I’ve been trying forever to figure out some way to programmatically find zombie files and remove them from the repo, but it’s tough. I wrote a script that enumerates the files and maps out the cfinclude relationships…I thought I was onto something, but then I realized a few issues:

  • if a file is not referenced by cfinclude, that doesn’t mean it’s not used. It might be a top level file accessed via url
  • if a file is referenced by cfinclude, that doesn’t mean it is used… there are lots of
    cases of unused1.cfm including unused2.cfm. Or the cfinclude is in a commented out section, or surrounded by <cfif #someObsoleteFeature#> ... </cfif>

So I tried expand the mapping by enumerating url links, but turns out to be much more complex. There’s the simple cases of <a href="...">, <form target="...">, etc. but then there’s also a lot of files that are referenced by javascript ajax calls, or included in a frame page via url parameters, or the page name is in a variable (in cf and/or js) instead of a string literal… or sometimes the file is actually an external access endpoint that is never referred to internally.

So my script found around 2500 cfm files with no obvious <cfinclude>, <a>, or <form> references…but with a few obvious exceptions (defaultold.cfm, aaa_test.cfm, etc), I can’t risk removing them without doing a deep dive on each file… and of the ~700 other files, most of them are referenced by exactly one cfinclude statement or one url link. So not much insight there, either.

There’s probably some sort of graph traversal algorithm I could use to find clusters of linked files, but of course I would still need to positively identify all of the programmatically generated urls and external api endpoints.



That is correct. The variables scope in each Application.cfc instance would be shared by all of the cfinclude chain for that page starting in the onRequest() method.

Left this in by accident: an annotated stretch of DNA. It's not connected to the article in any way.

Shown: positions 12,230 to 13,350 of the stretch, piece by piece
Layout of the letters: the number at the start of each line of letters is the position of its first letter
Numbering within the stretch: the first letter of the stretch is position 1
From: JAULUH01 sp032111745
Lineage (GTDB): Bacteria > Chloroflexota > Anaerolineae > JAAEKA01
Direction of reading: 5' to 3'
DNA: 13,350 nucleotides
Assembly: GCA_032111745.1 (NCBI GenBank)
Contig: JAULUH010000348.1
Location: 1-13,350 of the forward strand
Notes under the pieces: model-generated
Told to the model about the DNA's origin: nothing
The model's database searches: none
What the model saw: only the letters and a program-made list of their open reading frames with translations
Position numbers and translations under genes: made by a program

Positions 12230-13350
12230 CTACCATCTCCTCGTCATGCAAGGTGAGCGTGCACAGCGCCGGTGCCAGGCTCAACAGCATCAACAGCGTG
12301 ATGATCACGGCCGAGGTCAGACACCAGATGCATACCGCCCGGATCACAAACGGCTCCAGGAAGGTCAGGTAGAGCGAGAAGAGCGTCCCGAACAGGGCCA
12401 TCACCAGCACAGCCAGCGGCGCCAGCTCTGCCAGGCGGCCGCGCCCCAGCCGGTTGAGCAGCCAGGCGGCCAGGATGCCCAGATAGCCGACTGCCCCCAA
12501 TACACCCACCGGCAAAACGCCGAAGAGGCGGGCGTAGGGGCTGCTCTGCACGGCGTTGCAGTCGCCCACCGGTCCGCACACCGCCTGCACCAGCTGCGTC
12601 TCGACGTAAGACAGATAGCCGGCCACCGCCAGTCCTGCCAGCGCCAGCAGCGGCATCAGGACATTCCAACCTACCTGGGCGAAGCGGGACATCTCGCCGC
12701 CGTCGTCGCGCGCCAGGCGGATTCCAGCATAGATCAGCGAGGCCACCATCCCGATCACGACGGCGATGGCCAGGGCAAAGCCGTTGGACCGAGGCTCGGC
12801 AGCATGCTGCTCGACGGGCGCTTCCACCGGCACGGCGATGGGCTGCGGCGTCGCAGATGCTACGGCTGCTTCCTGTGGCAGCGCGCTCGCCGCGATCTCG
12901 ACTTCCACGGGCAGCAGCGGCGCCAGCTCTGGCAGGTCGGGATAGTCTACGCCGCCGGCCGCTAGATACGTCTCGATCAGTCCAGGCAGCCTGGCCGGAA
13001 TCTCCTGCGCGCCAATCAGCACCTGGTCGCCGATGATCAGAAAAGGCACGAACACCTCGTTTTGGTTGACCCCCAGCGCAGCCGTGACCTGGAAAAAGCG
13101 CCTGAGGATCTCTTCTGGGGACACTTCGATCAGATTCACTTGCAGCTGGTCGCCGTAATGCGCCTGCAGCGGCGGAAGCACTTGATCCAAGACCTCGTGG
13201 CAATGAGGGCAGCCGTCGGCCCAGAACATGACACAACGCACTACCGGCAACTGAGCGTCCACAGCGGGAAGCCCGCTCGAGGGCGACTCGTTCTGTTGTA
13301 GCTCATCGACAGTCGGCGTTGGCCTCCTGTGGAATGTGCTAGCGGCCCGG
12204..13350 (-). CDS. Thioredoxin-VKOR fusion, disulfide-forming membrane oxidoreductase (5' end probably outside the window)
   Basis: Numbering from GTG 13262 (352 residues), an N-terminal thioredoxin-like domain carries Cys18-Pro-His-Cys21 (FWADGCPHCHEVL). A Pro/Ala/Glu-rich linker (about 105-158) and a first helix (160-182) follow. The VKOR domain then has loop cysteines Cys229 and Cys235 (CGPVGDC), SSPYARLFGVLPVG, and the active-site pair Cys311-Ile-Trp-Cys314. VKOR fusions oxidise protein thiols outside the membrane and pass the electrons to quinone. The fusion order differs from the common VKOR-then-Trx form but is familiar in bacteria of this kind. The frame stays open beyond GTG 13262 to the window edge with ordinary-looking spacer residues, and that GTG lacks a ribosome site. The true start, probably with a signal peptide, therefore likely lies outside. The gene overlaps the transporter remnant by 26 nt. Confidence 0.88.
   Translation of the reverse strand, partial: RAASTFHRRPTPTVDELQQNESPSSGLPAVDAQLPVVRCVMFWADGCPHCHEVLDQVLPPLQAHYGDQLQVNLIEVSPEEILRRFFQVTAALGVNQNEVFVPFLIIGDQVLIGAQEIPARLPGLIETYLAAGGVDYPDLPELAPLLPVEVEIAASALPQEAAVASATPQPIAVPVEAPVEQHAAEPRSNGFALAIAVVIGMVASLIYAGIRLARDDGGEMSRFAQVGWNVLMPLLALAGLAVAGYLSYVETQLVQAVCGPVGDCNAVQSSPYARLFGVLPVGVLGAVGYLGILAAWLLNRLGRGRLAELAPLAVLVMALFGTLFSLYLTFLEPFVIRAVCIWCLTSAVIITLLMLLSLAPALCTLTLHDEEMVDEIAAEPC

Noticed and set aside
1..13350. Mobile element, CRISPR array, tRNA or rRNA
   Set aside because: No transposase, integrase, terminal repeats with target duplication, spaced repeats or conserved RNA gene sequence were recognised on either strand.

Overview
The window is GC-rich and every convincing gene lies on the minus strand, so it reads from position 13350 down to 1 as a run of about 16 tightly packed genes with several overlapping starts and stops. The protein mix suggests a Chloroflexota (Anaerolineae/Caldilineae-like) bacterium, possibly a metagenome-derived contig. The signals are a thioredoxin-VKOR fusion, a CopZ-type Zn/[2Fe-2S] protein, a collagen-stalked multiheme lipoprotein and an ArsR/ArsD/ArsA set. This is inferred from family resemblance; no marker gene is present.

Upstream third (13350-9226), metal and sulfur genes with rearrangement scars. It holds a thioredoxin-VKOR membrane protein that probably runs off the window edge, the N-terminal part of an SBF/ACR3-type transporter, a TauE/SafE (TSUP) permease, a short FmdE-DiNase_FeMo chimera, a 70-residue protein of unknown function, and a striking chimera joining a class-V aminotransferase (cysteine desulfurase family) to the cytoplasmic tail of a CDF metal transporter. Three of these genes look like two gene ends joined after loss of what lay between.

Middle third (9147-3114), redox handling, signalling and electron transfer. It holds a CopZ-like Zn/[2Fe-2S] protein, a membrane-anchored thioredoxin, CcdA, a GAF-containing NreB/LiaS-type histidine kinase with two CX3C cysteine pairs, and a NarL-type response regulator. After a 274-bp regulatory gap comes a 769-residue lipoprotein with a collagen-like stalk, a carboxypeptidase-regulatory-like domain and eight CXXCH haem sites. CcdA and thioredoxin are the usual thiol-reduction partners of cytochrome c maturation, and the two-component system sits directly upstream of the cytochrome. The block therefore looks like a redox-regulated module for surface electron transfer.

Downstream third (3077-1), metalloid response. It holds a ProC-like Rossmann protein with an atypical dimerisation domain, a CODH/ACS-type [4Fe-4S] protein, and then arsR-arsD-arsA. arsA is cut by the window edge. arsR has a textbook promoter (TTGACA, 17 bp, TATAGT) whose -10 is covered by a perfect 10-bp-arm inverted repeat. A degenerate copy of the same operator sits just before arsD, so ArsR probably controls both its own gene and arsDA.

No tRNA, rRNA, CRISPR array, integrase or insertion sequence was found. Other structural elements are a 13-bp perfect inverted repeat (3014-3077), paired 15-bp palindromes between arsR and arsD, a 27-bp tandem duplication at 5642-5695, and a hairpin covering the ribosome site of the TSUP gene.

Yes, that’s correct.

Yeah, dunno-- I don’t really understand enough about your app to comment. If you want a variable to be in the variables scope, then it may be fine. There’s no rule here, you just have to put it in the proper scope based on the context it’s declare and where it needs to be accessed from.

It depends on how this object is created and if it’s shared as a singleton across requests. If it’s a singleton, then yeah that’s not good. If it’s re-created at each use via createObject or via CFInvoke, then it wouldn’t matter.

Strictly speaking, there is no local scope in a cfm page and if you try to declare a variable in local, you’ll get an error. That said, a .cfm cfincluded inside of a method from a CFC will inherit the local scope of the CFC method so it can access variables in it and any local variables created in that cfm will really be created inside the method’s local scope. If alll the pages in your site are cfincluded in your onRequest, then that’s the only way any of the cfms have a local scope.

I’m thinking @Zackster had something that tapped into Lucee’s debugger information to track all the files that executed on a request. Presumably, you could hook such a check up so you could toss it in production for a week and log all the access. Zac, does that exist or am I imagining it?

something along the lines of


that returns all the debug information

have a look at the debugging template to see what you have available, or just dump it out

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This might help…